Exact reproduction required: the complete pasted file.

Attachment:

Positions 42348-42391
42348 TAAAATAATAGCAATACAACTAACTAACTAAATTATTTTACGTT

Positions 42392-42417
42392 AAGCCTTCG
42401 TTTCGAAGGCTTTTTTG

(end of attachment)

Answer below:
Positions 42348-42391
42348 TAAAATAATAGCAATACAACTAACTAACTAAATTATTTTACGTT

Positions 42392-42417
42392 AAGCCTTCG
42401 TTTCGAAGGCTTTTTTG